Rule 37 provides also that if a motion to compel is granted, or if the requested discovery is provided after the motion's filing, “the court must, after giving an opportunity to be heard, require the party . . . whose conduct necessitated the motion, the party or attorney advising that conduct, or both to pay the movant's reasonable expenses incurred in making the motion, including attorney's fees.” Fed.R.Civ.P. 37(a)(5)(A). But there are some exceptions to this mandate. The Court must not order this payment if “(i) the movant filed the motion before attempting in good faith to obtain the disclosure or discovery without court action; (ii) the opposing party's nondisclosure, response, or objection was substantially justified; or (iii) other circumstances make an award of expenses unjust.” Id.

         III. Discussion & Analysis

         PEG seeks an order (1) requiring Salsgiver to immediately produce all documents that are responsive to PEG's document requests; (2) declaring that Salsgiver has waived all objections to those document requests by failing to respond to those requests; (3) requiring Salsgiver to “pay PEG all reasonable attorneys' fees associated with its attempts to obtain documents responsive to its [document requests]”; and (4) imposing any additional sanctions on Salsgiver that the Court deems appropriate. (ECF No. 38 at 4.) The Court will address each request below.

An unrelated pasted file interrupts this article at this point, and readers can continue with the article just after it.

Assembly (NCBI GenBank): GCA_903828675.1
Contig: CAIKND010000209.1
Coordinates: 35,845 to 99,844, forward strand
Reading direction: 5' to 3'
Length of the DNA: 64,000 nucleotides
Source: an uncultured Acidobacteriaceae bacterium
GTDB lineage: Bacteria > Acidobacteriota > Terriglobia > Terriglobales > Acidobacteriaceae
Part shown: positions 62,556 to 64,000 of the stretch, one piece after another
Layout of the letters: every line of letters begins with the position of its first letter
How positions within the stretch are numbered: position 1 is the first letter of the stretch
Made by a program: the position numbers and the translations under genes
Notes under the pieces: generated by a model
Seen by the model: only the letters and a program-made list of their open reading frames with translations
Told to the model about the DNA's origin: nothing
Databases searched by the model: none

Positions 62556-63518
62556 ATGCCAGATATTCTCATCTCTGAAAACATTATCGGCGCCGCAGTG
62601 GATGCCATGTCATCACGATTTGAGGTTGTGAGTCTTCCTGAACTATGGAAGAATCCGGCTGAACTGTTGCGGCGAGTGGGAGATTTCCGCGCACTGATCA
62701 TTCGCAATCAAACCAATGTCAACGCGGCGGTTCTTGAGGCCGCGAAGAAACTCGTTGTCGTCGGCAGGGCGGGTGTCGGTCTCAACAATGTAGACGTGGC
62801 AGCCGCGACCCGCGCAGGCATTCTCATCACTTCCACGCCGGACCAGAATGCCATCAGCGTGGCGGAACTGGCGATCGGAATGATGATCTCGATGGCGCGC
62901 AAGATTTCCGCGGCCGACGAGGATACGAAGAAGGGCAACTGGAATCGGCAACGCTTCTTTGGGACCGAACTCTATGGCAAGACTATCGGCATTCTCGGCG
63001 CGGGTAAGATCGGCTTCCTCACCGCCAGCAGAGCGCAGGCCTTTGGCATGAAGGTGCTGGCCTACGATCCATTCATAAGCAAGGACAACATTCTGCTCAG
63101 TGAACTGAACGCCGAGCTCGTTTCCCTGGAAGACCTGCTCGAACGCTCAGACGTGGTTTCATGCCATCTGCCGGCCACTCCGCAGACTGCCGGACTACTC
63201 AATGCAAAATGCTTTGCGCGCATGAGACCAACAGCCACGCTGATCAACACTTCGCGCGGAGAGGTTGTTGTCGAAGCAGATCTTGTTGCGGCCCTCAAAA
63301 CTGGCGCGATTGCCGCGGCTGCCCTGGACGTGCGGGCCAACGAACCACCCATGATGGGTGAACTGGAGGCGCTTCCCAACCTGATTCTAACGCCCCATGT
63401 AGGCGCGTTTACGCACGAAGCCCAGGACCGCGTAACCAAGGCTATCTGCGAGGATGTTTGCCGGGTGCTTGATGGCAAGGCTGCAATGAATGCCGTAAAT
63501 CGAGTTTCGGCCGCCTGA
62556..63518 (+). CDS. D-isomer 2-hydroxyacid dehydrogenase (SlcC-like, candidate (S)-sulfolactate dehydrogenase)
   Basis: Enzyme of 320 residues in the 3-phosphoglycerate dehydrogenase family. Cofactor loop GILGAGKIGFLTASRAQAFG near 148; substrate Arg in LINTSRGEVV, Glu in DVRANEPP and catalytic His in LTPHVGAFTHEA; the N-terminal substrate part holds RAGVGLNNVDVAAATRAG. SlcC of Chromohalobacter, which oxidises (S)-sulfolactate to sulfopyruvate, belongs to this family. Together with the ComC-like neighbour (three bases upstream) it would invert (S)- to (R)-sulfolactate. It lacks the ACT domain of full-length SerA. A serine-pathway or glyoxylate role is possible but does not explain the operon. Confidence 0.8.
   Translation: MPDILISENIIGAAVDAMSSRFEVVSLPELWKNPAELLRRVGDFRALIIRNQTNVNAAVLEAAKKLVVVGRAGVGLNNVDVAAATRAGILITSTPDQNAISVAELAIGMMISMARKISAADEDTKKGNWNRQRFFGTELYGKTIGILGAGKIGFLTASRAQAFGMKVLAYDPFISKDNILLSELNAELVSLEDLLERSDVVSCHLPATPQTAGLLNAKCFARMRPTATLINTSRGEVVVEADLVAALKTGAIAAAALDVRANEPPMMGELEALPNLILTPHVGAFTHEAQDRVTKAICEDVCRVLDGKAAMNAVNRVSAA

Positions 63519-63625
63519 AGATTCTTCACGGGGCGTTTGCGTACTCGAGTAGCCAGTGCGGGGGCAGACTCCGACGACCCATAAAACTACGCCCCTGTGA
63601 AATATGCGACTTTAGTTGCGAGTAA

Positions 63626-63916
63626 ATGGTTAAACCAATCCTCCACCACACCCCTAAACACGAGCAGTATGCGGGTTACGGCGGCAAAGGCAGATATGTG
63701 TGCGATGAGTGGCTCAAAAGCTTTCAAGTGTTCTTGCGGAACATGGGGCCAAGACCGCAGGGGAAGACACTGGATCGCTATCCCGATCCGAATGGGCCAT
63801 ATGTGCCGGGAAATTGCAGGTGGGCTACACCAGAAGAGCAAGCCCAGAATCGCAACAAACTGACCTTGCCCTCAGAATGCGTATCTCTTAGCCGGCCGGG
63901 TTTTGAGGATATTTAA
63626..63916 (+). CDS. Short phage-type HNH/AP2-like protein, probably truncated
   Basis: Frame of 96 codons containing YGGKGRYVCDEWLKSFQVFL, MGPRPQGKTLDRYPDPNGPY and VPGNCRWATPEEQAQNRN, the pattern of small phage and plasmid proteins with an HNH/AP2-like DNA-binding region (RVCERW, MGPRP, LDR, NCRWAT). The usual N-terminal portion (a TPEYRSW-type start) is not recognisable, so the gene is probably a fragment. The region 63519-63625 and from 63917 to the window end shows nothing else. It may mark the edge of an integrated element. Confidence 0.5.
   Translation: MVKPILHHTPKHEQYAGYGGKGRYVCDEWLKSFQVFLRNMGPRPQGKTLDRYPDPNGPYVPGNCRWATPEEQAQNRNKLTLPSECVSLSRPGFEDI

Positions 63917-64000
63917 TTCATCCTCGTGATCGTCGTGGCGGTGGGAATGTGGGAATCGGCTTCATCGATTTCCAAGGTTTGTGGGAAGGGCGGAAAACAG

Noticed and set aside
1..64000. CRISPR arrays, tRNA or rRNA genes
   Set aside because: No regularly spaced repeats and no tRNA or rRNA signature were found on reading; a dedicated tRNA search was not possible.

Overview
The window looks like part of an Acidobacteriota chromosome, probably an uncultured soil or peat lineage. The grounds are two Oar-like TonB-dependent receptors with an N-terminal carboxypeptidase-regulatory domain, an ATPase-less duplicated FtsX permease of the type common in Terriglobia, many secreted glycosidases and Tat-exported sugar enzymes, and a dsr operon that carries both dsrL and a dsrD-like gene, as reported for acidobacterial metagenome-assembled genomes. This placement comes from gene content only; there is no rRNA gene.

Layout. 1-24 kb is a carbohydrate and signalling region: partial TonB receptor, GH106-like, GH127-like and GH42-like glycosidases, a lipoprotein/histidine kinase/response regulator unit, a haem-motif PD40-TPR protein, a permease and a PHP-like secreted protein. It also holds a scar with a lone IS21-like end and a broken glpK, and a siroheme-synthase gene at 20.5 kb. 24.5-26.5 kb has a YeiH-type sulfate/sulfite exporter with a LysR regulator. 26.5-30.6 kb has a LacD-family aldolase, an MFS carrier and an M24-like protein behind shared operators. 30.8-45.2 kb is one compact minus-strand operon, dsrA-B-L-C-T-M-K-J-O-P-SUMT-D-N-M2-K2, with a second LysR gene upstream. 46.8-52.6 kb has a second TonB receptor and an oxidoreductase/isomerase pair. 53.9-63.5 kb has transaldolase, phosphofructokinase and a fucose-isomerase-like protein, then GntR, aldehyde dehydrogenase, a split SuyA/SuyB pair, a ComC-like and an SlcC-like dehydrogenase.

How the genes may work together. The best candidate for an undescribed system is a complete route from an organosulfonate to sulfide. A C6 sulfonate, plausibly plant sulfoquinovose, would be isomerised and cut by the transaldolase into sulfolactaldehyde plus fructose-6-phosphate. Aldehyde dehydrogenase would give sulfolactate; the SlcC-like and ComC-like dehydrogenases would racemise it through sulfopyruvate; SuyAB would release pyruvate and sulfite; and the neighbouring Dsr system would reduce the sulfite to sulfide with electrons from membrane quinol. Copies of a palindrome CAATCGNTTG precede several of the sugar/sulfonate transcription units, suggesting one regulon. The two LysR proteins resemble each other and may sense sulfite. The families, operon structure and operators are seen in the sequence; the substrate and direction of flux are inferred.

A. Production

         Whether PEG is entitled to the documents it seeks is an easy question. As the movant, PEG has the initial burden of proving the relevance of the material requested. See Morrison, 203 F.R.D. at 196. Although some of PEG's document requests are phrased broadly-for example, requests 28 and 29 seek any document Salsgiver “contend[s] constitutes an admission” by PEG or Salsgiver-all of PEG's document requests nevertheless relate to this case and are directed at matters that would make facts of consequence in this case more or less likely. (See ECF No. 38-1.) The documents sought are thus relevant, meaning Salsgiver had to establish that their discovery is inappropriate. See Momah, 164 F.R.D. at 417. But Salsgiver ...